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Update: 4/25/00:- Willie just sent these photos from another roll of film just developed - they show much more important detail; scroll to the bottom of this page:

This gull was photographed at Brownsville Landfill, south Texas on the 8th of April, 2000 by Willie Sekula. Initially it looks rather like a large, bulky LBBG - or possibly a small GBBG:

- but I feel it has a number of unusual features for either of these species: the bill looks to be too blunt and blob-ended for LBBG, but not really massive enough for GBBG:
these look like fresh median/lesser coverts in the center of the wing: 

- and isn't that a fresh, mostly-pale innermost greater covert?
Note the extensive wear in the remaining inner/central greater coverts, and on the tertial tips:

- and these rather thin dark scap. centers with thin, flat anchors seem too extreme for LBBG:

On the opposite wing again the innermost greater covert looks a bit fresher and more patterned, and there seems to be a patch of lesser/median coverts with thicker white fringes:

note the undertail coverts and lower flanks:


Most of the lesser coverts and many of the median coverts appear to be fresher feathers with broad white fringes.

 Look at the greater coverts: the central/inner ones are plain with extreme wear, while two inner feathers look fresher and with a large white subterminal band, and the outermost 8 or 9 look much fresher with an unworn thin white fringe and thicker white sides.

Also the outermost two secondaries look more worn at the tips than the remaining secondaries.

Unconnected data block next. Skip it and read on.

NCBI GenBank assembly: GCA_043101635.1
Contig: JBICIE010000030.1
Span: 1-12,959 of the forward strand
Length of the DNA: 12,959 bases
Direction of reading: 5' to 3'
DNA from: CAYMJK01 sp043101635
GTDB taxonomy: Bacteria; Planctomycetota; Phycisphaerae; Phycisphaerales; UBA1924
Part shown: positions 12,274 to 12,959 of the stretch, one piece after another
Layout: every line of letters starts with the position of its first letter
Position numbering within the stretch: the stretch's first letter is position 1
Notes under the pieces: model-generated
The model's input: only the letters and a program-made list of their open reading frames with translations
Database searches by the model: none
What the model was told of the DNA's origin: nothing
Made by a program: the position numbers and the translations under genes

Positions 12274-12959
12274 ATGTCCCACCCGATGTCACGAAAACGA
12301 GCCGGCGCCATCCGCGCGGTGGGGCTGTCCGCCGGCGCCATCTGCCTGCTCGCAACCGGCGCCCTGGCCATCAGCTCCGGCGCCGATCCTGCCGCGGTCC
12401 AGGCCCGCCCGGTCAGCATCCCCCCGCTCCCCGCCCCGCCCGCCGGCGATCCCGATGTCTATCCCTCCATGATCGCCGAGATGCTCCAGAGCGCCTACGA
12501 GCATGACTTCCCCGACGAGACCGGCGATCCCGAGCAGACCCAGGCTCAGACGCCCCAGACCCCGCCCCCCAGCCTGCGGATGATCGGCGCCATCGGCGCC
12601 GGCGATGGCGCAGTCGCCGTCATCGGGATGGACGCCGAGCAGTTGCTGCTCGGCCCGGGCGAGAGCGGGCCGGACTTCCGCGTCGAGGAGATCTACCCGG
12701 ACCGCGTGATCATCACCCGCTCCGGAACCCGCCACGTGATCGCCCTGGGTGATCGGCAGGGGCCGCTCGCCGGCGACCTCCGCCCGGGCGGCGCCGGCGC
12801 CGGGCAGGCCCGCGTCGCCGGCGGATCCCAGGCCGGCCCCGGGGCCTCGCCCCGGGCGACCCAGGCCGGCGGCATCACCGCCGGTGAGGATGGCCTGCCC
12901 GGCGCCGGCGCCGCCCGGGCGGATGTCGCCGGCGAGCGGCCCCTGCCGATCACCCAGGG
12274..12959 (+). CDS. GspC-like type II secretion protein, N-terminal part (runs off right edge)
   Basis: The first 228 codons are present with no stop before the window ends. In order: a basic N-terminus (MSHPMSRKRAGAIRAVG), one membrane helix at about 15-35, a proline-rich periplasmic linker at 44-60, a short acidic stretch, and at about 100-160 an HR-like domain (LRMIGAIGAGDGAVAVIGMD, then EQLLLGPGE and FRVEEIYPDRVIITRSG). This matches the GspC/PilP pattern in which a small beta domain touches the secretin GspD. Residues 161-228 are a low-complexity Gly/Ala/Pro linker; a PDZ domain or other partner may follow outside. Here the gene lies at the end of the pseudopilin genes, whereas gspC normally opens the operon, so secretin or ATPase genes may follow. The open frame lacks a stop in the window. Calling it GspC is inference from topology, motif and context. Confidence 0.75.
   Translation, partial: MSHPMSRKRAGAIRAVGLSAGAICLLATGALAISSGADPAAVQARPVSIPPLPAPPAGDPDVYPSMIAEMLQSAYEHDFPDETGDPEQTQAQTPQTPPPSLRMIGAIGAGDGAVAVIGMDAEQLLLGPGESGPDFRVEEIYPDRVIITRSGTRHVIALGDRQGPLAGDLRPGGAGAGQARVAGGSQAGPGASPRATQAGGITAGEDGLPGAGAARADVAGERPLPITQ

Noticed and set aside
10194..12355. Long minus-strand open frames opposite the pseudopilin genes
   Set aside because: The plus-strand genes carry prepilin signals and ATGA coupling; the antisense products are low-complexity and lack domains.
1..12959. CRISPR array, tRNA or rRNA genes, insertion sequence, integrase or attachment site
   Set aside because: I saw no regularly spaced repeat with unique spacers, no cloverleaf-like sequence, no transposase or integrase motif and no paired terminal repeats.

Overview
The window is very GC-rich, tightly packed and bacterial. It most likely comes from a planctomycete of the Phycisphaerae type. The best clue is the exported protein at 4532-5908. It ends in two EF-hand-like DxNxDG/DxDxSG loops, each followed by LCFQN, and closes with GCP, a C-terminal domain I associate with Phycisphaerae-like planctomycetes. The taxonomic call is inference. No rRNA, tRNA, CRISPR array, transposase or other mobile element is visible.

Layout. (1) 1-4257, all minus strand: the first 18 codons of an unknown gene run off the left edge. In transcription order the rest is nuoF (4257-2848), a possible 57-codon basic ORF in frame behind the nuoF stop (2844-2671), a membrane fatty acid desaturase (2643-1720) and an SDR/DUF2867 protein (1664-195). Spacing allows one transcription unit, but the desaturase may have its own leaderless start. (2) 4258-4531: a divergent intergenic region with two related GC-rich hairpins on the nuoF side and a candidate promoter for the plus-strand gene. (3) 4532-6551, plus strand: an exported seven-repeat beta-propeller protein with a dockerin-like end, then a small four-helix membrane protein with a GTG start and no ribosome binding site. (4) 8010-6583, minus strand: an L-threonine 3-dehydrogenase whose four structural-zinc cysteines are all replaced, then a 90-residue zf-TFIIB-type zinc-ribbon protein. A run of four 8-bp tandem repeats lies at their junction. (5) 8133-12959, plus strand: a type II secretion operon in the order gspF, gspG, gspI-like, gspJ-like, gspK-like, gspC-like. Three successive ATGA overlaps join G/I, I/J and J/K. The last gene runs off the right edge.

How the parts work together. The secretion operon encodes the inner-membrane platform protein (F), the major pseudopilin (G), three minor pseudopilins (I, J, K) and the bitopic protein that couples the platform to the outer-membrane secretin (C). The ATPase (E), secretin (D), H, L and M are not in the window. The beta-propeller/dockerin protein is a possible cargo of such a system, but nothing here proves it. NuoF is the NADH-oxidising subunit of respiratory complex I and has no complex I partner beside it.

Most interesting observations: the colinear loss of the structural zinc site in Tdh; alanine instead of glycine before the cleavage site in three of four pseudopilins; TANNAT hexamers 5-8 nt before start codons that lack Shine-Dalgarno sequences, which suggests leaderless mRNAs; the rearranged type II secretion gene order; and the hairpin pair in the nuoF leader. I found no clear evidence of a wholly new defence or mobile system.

Finally, note that the longest two tertials have large white subterminal tips with a dark shaft streak and very thin terminal dark line - this despite the wear evident in earlier images:

the inner primaries have a very dull "panel" formed by slightly paler inner webs:

Note the striking diamond-shaped blackish shapes on the lower back, rump and uppertail coverts, which become much smaller and more-sparse laterally; the tail lacks a white terminal band (perhaps it has worn off?):

there are a few heavily-worn lower scaps with just the triangular dark center remaining, but most of the scaps look to be fresher types with double-anchor patterns:

the right wing again shows the plain-centered, contrastingly-fresh outer 8 or 9 greater coverts:

with the tail almost folded the black terminal band appears to be extensive and even:

So what is this bird? it bears an uncanny resemblence to the mystery Corpus Christi bird from 1996 that many thought was a GBBG; this latest bird again defied all attempts to document it in profile, but at least it revealed more fine-detail. I this a weird LBBG? the extensive degree of covert-replacement in early April seems wrong; as does the patten of the fresh scaps (and the bill shape). Could it be a GBBG? the black tail band looks too thick and uniform; I don't know if GBBG replaces this many coverts during the first winter, but even the older retained greater coverts are very plain for this species, and surely the fresh new outer ones would have at least some internal marks?. Once more I find myself wondering about YLGU.....I am struck by how much IMAGE "X" above reminds me of the YLGU in the comparative wing photo 125, page 378 of British Birds Vol. 90 No. 9 (Sept '97) - the article by Garner, Quinn, and Glover on identifying YLGUs. I would appreciate receiving comments.

Update: 4/25/00:- new photos:

I feel that these images add to the uncertainty; the mantle/scap pattern is fairly typical of GBBG, as are the underparts pattern, but the tail pattern, greater-coverts, size, structure ( especially length of outer wing and narrowness of inner wing), and inner primary pattern are much more like LBBG. I've heard it said that some YLGUs can look like a confusing combination of LBBG and GBBG... Anyway, Norman Van Swelm made a timely ( if gruesome) discovery that may help with this puzzle - take a look here.